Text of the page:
Important steps have been taken to increase international cooperation such as the agreement in the Kunming-Montreal Global Biodiversity Framework and the BBNJ Agreement. Still, the oceans remain under multiple pressures such as plastic pollution, illegal, unreported and unregulated (IUU) fishing, eutrophication and the risks associated with increased acidification of the oceans, as well as other effects of climate change. Canada and the Nordic countries recognize the importance of further action on healthy oceans at the upcoming Sustainable Development Goals Summit in September, at the UN Climate Change Conference (COP28) in November-December and at the CBD Conference (COP16) in October 2024.
As one of the world’s largest and last remaining intact ecosystems, the Central Arctic Ocean is vital to maintaining a safe and stable global climate. Canada and Nordic countries commit to engaging other Nations and Indigenous peoples in collaborative efforts to advance conservation and sustainable economic development in the Central Arctic Ocean. Across the range of climate action, we underline the urgency of global action to limit global warming to 1.5C and emphasize that carbon pollution pricing is a flexible and efficient policy tool to align economic incentives with climate action.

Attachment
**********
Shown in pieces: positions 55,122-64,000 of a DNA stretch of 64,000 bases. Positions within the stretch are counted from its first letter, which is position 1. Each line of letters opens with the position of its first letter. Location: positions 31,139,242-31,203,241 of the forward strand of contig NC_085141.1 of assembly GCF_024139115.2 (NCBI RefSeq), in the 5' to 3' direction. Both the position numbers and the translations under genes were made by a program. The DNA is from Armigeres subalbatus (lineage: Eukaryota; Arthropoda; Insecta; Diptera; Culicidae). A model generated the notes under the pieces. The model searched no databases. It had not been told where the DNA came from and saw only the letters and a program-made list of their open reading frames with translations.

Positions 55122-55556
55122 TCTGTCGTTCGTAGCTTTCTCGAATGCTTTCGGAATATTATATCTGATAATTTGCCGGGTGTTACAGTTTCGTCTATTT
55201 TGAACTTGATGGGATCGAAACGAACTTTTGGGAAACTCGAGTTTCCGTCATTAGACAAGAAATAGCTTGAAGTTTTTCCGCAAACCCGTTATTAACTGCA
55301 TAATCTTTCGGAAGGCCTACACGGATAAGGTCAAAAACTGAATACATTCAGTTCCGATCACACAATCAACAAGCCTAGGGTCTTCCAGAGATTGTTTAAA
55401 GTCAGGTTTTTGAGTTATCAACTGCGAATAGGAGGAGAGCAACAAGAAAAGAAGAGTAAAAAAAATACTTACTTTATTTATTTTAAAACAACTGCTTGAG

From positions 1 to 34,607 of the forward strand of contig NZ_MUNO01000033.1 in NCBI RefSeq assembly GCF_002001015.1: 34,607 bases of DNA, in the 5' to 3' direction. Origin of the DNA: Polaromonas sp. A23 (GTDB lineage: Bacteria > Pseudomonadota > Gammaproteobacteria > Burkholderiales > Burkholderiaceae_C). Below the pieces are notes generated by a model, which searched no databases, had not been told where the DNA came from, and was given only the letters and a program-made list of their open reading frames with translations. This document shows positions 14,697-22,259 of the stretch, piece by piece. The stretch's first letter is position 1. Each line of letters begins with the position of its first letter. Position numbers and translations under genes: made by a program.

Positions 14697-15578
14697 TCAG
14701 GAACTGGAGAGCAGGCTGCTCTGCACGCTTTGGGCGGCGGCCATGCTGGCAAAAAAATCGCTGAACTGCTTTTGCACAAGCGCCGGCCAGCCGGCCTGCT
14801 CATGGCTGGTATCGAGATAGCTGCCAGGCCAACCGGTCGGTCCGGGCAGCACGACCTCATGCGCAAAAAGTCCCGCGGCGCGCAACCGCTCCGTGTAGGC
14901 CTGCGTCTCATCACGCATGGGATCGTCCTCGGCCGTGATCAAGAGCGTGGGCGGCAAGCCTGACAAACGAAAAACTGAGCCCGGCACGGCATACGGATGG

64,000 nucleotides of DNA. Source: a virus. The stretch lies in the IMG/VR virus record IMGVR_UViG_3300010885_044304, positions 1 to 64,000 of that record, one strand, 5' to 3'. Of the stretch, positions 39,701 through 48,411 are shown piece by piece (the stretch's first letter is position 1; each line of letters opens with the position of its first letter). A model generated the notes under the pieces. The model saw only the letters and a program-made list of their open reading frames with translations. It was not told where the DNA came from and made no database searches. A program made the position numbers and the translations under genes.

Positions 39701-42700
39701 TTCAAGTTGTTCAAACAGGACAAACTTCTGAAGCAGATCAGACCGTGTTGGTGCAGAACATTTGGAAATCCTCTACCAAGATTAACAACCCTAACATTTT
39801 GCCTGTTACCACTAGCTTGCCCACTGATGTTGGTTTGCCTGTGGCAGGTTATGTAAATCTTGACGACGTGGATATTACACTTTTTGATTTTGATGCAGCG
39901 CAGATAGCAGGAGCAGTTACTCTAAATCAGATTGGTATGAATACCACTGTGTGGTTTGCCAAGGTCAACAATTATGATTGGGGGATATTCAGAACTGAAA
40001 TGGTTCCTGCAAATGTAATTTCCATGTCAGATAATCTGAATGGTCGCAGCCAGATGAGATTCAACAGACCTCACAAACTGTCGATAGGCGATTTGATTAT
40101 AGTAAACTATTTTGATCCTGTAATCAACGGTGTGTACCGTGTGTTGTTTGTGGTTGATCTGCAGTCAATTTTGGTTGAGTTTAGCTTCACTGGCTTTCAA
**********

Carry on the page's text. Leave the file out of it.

The Prime Ministers of Canada and the Nordic countries agreed to task their Ministers to follow up today’s meeting via a Canada-Nordic Foreign Ministers’ Strategic Dialogue, the first of which will be hosted by Canada.
Furthermore, the Nordic Prime Ministers discussed Nordic defense cooperation, which is being adjusted to the new security situation, aiming to fully realize its potential. This includes strengthening defense capabilities and the enablement of allied operations in the Nordic region.
They welcomed the report on the implementation of Vision 2030 and complimented the effective work since its adoption in 2019. They encouraged the Nordic Council of Ministers to reinforce its efforts to realize Vision 2030 of a green, competitive and socially sustainable Nordic region.